This email screenshot is the only answer associate dean Holly Ober was willing to provide in response to my basic questions about the land transactions. College leaders have a long history of this kind of evasive behavior.
The North Fork of Berry Creek runs through the center of the OSU land sold to Starker Forests.
The associate dean’s evasive email tactics only heightened my curiosity. Why wouldn’t she at least provide basic details about the land in question months after the deals were completed? Knowing the Dunn parcel was approximately 170 acres in size, I began scouring property maps trying to find it. After some focused sleuthing, I had a hunch and contacted the Benton County Assessor’s Office. They were able to confirm the land had been sold to Starker and provided copies of the “Bargain and Sale Deeds” for all three parcels (including the Spaulding Research Forest and Starker land transfers).
The records show that while the Starker inholding and Spaulding Research Forest were, indeed, transferred without any money changing hands, Starker paid OSU $446,000 for the (~176-acre) Dunn Forest parcel. The documents also show that the OSU Board Chair, Kirk Schueler, signed both the Spaulding and Dunn Forest deeds on behalf of the Board. This shows that, contrary to the associate dean’s assertion, the trustees did consider the land transactions…unless the board chair is accustomed to signing important documents on the trustees’ behalf without consulting them (in which case they are not doing their fiduciary duty).
The signature of the board chair (an OSU trustee) on the “Bargain and Sale Deeds” for the land transfers. How can the associate dean insist the trustees did not consider the transactions when the chair signed off on their behalf?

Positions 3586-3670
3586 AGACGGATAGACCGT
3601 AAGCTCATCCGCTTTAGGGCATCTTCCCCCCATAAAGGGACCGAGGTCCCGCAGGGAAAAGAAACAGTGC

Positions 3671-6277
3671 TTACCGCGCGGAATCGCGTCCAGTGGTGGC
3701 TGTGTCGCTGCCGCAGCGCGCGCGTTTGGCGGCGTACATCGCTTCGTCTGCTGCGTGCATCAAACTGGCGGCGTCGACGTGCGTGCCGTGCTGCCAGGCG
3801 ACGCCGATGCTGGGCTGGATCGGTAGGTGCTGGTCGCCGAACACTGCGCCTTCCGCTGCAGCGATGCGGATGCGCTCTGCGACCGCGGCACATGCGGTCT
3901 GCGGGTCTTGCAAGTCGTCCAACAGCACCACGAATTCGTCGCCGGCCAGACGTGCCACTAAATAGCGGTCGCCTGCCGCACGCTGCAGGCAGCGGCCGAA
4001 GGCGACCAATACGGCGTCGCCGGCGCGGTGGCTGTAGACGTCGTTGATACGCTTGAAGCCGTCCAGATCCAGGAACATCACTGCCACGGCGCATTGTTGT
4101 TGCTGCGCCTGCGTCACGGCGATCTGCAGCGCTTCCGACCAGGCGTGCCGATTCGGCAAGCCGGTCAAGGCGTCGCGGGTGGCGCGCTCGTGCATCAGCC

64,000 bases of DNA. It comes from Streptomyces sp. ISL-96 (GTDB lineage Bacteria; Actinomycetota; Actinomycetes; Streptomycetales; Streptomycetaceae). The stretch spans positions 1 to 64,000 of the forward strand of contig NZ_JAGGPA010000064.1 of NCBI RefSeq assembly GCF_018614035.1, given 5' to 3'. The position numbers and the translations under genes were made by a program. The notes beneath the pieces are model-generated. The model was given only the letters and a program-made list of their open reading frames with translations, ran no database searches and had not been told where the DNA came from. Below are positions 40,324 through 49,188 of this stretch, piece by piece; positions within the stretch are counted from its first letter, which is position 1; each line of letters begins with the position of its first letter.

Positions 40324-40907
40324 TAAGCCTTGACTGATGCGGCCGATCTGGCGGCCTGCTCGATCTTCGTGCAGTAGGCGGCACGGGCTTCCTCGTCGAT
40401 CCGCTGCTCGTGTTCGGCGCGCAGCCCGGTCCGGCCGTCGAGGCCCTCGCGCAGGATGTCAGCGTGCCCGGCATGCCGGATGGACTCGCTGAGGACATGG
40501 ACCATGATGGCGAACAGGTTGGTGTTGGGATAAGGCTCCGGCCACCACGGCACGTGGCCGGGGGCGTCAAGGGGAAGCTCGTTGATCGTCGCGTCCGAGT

Armed with this information and irritated by the associate dean’s obfuscation, I wrote the president and trustees an email seeking answers. I asked them seven basic questions (like whether the president had delegated the authority for the land transactions to College leaders, and whether the trustees had collectively or individually considered the land deals). I also forwarded the email I’d sent to the associate dean and explained that her evasive response diminished public trust. It has now been six weeks and neither the president nor the board chair have responded to my questions.
The Dunn Forest parcel sold to Starker contains a recreational trail that dates back several decades. This was one of the few intact sections of older forest in the Dunn.
In the meantime, other details have emerged. The College’s old forest inventory indicates the Dunn Forest parcel consists mostly of 80 year-old forest. This means the timber is considerably more valuable than either the Spaulding or Starker tracts. For comparison, a recent harvest of an 80 year-old stand a few miles west of the Dunn Forest netted ~$39,000/acre. At that rate, the Dunn parcel’s timber would be worth worth nearly $7M.
Another comparison can be made with a 2019 OSU harvest, where internal records show the College made a net profit of $460,000 by cutting 16 acres of older forest. Extrapolating those numbers, the timber on the Dunn Forest parcel would be worth just over $5M. From these rough estimates, it appears OSU sold the Dunn Forest parcel to Starker for roughly 1/10 the value of its timber.